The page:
"An artist born and bred in Texas and a British ceramist find that a pair of rustic barns in Amagansett makes the perfect family home—but only after designer Richard Mishaan steps in to add his inimitable flair.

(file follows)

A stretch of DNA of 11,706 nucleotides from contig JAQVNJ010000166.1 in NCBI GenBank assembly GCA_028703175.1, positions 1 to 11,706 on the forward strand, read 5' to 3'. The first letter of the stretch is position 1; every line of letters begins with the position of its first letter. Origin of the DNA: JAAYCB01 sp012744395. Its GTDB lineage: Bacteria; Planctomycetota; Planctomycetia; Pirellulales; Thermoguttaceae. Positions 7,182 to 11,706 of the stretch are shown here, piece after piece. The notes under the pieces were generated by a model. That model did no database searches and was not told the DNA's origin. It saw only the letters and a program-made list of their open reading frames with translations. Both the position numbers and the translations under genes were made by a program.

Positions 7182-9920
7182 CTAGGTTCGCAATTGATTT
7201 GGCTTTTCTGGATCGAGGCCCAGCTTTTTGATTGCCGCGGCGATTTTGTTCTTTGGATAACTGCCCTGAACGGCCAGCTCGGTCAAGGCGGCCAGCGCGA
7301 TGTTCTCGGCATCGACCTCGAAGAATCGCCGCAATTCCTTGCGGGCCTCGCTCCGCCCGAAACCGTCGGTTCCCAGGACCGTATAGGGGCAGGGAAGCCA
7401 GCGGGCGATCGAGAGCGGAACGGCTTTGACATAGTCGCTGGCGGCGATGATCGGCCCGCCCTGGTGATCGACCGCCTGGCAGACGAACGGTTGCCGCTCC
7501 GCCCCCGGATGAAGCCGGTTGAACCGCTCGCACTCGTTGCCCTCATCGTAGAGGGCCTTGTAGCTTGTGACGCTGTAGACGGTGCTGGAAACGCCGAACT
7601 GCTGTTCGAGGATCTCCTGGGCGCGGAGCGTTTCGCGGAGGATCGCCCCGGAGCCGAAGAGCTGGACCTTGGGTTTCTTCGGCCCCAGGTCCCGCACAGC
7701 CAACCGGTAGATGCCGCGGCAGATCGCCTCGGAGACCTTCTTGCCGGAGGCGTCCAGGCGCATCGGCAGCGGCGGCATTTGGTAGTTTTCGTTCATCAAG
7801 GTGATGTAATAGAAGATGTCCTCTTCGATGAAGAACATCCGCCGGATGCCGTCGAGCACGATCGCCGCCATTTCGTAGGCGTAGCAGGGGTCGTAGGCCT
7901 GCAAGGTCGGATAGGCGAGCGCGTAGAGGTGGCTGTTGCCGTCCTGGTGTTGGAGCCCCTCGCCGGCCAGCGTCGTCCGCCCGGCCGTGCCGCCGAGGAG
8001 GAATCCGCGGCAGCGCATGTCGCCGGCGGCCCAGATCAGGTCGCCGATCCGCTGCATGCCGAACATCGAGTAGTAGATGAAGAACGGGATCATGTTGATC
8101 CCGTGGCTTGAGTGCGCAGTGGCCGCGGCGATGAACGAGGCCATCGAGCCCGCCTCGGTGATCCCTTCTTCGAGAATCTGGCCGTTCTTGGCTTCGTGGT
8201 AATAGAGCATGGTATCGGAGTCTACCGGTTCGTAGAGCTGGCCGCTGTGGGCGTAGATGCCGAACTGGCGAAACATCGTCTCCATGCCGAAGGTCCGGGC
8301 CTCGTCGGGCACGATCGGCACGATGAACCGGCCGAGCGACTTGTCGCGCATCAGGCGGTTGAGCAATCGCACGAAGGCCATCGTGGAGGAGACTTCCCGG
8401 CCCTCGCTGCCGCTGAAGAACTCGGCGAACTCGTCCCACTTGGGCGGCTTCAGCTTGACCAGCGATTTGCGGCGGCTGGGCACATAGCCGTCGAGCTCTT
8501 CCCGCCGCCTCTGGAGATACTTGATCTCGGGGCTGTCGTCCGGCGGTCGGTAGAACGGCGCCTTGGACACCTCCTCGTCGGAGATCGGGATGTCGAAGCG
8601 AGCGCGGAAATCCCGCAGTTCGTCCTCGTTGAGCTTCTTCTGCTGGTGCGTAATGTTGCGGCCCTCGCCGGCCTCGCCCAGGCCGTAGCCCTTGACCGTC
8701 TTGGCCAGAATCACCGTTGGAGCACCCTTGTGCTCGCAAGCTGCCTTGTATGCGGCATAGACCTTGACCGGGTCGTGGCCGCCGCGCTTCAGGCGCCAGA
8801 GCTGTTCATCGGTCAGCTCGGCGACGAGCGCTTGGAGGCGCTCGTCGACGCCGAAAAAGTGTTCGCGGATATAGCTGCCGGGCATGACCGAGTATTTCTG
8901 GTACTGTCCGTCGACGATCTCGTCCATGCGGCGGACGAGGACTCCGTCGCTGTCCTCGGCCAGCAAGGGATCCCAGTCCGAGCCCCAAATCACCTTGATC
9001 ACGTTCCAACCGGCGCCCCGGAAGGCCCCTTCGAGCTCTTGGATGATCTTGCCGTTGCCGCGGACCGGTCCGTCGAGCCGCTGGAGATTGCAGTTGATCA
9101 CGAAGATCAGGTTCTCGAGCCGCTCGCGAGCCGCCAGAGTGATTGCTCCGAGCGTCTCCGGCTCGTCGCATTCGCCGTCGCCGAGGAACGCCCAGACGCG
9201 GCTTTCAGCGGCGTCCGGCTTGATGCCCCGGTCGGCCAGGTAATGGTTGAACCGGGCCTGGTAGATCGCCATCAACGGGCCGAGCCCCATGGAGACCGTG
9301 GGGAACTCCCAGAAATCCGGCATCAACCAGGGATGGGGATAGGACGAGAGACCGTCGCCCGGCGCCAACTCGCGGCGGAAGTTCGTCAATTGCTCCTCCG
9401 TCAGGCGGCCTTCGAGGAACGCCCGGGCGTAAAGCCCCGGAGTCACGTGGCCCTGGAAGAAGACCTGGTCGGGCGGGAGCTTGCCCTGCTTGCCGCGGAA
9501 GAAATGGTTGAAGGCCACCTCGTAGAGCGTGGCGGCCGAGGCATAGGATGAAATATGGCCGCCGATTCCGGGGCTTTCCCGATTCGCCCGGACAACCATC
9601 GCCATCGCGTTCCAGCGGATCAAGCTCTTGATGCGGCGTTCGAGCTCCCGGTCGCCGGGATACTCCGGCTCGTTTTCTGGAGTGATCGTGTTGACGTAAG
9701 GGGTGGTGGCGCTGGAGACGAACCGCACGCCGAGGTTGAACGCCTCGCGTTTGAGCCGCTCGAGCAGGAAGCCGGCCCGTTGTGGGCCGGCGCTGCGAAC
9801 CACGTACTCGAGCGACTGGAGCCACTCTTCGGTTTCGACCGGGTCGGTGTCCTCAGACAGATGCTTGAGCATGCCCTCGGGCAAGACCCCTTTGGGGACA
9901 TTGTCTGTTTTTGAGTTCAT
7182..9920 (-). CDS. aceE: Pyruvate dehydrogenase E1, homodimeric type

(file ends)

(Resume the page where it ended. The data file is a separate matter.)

A century ago, potato fields and agricultural barns were as common on the eastern end of Long Island, New York, as seagulls and swallows. Most of that land was later sold off for residential development and golf courses; nowadays, original barns on the South Fork are nearly extinct. But 41 summers ago, when artists John Alexander—at the invitation of Willem de Kooning—drove his 1970 El Camino from Houston, where he was teaching, to the Hamptons, barns still existed—for rent and sometimes for sale. In short order, Alexander uprooted from Texas and moved into a SoHo loft, made a name for himself on the downtown art scene, and started renting summer places out east. In the mid-1980s, Alexander learned that a pair of old barns on a two-and-a-half-acre property in Amagansett would soon come on the market. He envisioned the ideal startup for an artist: He could paint in one barn and live in another. No matter that someone was renting the property that summer and the homeowner wouldn’t let Alexander inside the converted, connected buildings. He bought the barns sight unseen. (The late-1960s bathroom, with its mirrored walls and sunken tub, would not have been a deterrent.) ‘It was perfect,’ he recalls. ‘I could move in and have a studio immediately—I didn’t have to miss any work.’ When he wasn’t painting, Alexander, who grew up in East Texas, worked on cultivating the land. He planted lots of trees (‘I didn’t want to see the road, and the road didn’t want to see me’) and, with the help of water lilies, cattails, and flowering plants, made the pond on the property look like the Gulf Coast swamps of his youth. ‘The pond is my baby. It’s an integral part of my art,’ he says. ‘I fell so in love with gardening and being outdoors. My paintings softened because of that.’ Other than removing a loft area in the main barn to create more open space and jettisoning the bathroom décor, Alexander sough to retain the rustic simplicity of the structures, which date back to the late 1700s or early 1800s. The spartan aesthetic lasted until he married Fiona Waterstreet, a vivacious, color-loving, pattern-happy Englishwoman, who came into his life with her young son, Harrison, two decades ago. ‘I brought my English sensibility,’ says Waterstreet, a ceramist. ‘I wanted boxwoods and lavender, that kind of thing.’ Florals and botanicals of a different sort began to infiltrate the interiors in the form of textiles, which Waterstreet passionately collects. When, over time, her affinity for boldly upholstered antiques and patterned pillows threatened to upend the barn’s raw spiting, the couple called on their interior-designer friend Richard Mishaan, who had previously helped decorate their SoHo loft (Elle Décor, September 2014). Mishaan, who has a weekend house in nearby Sag Harbor, made a barn call. ‘Fiona told me to get rid of anything, and I said, ‘I’m going to disappoint you in a funny way’—I wanted to keep so much,’ Mishaan recalls of the charming vignettes that the couple had assembled throughout. ‘John said, ‘If anyone comes in my house and describes it as fancy, you’ve not done your job.’ In the end, it was up to me to hash out what was best for them.’ A gifted mix master and serious art collector, Mishaan has a special knack for crafting eclectic, layered interiors that always look balanced and orderly. Often, he lets the art dictate the order. For the barn’s living and dining area, for instance, a painting by Alexander of a field of poppies informed the palette. Mishaan introduced a beige animal print and upholstered a pair of sofas in emerald green velvet to play off the painting’s foliage. (When Waterstreet found them too bring for summer, slipcovers were made from an embroidered Mexican fabric.) The couple’s dining chairs were refashioned with floral backs but given plain fronts because, as Mishaan explains, there was already a lot going on in the living area: ‘We took it just to the limits of where John was going to start to scream.’ In the process of the redo, Alexander moved his painting studio to another place down the road, and the second barn was transformed into a spacious family room, with a guest bedroom above. It’s Harrison’s wing when Waterstreet’s now 27-year-old son visits from Los Angeles, where he works at the talent agency CAA. It retains all of the character of a rustic 200-year-old barn, despite the polished look of a well-considered seating arrangement and the gallery effect of the artist’s works. ‘Richard helped create a calmer, much more organized environment, even though it’s very colorful,’ says Waterstreet of the spruced-up home. ‘I created clutter,’ she adds with a laugh, ‘and he cleaned it up.’”